howardnlby Howard Stephenson
The Streamlined Sales Tax Project continues to make progress toward the goal of achieving tax equity between local retailers and out-of-state remote sellers. Currently, remote sellers such as internet and mail order catalogue retailers are not required to collect and remit taxes on sales from out-of-state customers if the remote seller does not have a physical presence in the customer’s state.
The Utah Taxpayers Association has been monitoring the progress of the Streamlined Sales Tax Project (SSTP) since its inception. Currently, thirty four states, including Utah, are participating in the project. The goal of the SSTP is to simplify state and local sales tax collections in order to enable remote sellers such as internet and mail order catalogue retailers to collect and remit sales taxes for states that are participating in the project.
Utah policy makers and business leaders are well represented in the SSTP, including State Tax Commissioner Bruce Johnson, Sen. Lyle Hillyard, Rep. Wayne Harper, and Jim Olsen of the Utah Retail Merchants Association and Utah Food Industry Association.
The SSTP has several components:
Uniform definitions States will continue to determine which items are taxable and which are tax-exempt but will be required to use common definitions.

Simplified rate structure State and local tax bases must be identical. In other words, items that are taxable at the state level will also be taxable at the local level. Tax rates cannot vary from product to product or service to service.

Uniform rules for point of taxation Tax rates and tax jurisdiction will be destination/delivery based.

Simplified exemption administration Sellers are relieved of the “good faith” requirements that exist in current law and will not be held liable for uncollected taxes related to purchasers claiming incorrect exemptions.

Uniform audit procedures Sellers participating in one of the certified Streamlined Sales Tax System technology models will either not be audited or will have limited scope audits. States may conduct joint audits of large multi-state corporations.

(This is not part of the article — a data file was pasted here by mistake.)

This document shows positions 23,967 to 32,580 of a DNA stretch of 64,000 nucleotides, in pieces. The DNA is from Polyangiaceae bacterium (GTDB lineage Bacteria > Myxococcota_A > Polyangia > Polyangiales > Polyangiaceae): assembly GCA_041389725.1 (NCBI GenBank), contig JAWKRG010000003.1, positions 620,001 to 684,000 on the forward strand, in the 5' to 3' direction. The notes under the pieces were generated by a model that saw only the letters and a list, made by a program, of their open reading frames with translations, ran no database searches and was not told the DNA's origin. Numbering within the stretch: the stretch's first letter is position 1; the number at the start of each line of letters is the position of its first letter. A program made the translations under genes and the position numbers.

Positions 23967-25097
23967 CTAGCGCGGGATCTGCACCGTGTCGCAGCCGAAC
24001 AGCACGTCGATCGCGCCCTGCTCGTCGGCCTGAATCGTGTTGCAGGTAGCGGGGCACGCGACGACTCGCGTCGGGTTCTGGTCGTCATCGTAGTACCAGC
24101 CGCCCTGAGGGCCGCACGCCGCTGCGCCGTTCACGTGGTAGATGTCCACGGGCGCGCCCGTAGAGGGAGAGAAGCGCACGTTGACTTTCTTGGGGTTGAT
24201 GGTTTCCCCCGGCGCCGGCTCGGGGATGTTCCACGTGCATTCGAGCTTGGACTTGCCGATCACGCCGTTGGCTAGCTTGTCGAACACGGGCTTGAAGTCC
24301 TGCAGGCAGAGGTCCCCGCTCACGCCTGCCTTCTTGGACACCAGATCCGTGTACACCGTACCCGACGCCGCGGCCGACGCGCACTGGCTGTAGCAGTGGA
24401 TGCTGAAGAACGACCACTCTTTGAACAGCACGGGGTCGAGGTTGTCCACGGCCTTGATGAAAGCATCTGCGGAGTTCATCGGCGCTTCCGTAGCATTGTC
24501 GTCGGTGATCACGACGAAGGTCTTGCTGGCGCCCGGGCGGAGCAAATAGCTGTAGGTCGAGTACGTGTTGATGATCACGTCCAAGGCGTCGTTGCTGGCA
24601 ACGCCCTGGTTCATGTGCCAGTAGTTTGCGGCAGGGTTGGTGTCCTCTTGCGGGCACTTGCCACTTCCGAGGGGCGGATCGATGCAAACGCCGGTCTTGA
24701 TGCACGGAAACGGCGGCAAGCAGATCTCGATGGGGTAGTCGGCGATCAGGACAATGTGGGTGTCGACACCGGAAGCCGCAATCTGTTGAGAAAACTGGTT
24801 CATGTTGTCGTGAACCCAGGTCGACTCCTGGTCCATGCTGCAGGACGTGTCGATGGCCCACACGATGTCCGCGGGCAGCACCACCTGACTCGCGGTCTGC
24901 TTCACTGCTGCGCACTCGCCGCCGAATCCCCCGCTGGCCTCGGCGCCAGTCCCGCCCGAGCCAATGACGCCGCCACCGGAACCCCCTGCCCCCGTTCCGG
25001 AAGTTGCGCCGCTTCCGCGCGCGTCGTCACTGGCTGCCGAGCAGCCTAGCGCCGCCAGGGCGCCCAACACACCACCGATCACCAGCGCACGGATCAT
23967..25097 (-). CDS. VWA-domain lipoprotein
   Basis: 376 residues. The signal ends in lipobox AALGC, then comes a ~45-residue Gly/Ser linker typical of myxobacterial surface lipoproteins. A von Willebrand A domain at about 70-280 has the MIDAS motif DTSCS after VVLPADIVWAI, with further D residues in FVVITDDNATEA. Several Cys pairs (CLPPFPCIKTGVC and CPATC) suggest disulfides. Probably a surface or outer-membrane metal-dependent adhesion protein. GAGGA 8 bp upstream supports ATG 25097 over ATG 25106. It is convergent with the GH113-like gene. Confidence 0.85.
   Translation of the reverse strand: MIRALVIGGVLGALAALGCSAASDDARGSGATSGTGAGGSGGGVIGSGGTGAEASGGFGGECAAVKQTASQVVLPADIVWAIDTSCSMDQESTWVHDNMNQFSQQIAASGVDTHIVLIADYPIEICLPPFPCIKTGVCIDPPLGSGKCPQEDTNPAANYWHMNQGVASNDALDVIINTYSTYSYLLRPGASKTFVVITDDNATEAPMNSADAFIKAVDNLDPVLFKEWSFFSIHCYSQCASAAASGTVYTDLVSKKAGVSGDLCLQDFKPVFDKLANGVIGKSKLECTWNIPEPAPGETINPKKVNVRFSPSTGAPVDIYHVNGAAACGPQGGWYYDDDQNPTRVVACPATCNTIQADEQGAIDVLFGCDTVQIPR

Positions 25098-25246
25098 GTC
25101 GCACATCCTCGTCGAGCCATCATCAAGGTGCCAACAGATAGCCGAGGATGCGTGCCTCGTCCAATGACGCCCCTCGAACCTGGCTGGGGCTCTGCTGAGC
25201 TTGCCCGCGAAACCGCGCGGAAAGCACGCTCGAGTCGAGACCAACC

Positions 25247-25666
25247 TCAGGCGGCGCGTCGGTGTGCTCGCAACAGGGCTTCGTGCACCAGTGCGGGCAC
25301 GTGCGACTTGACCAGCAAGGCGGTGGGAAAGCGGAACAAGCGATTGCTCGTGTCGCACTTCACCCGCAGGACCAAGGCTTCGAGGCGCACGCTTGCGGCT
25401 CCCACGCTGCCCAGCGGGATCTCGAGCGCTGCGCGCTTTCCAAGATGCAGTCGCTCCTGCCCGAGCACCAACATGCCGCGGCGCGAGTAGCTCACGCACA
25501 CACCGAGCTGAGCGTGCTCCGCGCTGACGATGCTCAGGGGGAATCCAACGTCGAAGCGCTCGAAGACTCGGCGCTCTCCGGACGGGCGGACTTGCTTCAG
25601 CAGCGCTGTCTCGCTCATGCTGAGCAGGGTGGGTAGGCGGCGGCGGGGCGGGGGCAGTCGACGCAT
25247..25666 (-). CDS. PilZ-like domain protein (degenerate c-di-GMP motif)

Reduction of financial burden on sellers States will assume responsibility for funding some of the technology models.
What Changes Would Need to Be Made in Utah?
To comply with the SSTP proposal, Utah would have to make relatively few changes. Currently, Utah sales tax is based on point-of-sale while the SSTP requires that sales taxes be based on point-of-delivery. If this change were implemented, cities such as South Salt Lake and Syracuse would lose sales tax revenue because they have large furniture and appliance warehouses that deliver products to customers, most of whom live outside the cities’ boundaries. There is currently great concern by a few cities which would stand to lose revenue under the SSTP proposal. There is some talk about allowing these cities some sort of hold-harmless provision for the first few years of implementation.
The current proposal would provide for retailers to voluntarily participate in collection of remote sales taxes. The process for voluntary collection would not begin until 10 states representing at least 20% of the U.S. population opt in to the program. At that time the remote sales taxes would begin to flow from retailers in those states based on purchases made by consumers in another of those states. Ultimately, the hope is that by showing Congress that compliance in collecting remote sales taxes has been made simple for retailers, federal legislation would ultimately be passed mandating out-of-state retailers to comply with the sales tax laws of the states where they ship their products.
Requiring out-of-state remote sellers such as mail-order catalogue companies and internet retailers to collect sales taxes just like in-state Main Street brick-and-mortar competitors is an issue of equity. Most Utah retailers support the principle of equity in taxation but many believe the new revenues should be used to cut taxes, such as eliminating the sales tax on unprepared food or reducing Utah’s general sales tax rate.